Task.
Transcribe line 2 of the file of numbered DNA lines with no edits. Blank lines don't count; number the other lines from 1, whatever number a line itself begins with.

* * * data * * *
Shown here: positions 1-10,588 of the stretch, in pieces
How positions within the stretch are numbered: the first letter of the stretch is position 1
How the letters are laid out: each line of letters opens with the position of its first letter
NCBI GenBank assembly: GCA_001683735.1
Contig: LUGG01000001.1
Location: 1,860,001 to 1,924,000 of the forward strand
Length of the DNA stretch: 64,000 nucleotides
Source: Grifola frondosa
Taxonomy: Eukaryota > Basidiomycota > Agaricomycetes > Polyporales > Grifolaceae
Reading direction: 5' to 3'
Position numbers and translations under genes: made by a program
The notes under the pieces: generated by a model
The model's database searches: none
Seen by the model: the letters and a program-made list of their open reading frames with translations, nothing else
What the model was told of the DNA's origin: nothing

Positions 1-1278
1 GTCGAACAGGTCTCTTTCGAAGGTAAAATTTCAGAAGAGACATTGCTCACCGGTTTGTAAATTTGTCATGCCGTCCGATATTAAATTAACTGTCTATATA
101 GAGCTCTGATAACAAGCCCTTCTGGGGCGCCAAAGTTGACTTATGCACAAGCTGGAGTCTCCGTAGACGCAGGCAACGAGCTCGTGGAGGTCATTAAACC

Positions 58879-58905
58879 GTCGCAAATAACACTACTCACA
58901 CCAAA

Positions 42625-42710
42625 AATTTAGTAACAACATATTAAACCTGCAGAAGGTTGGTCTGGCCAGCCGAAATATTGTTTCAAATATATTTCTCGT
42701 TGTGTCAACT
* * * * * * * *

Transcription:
How positions within the stretch are numbered: the first letter of the stretch is position 1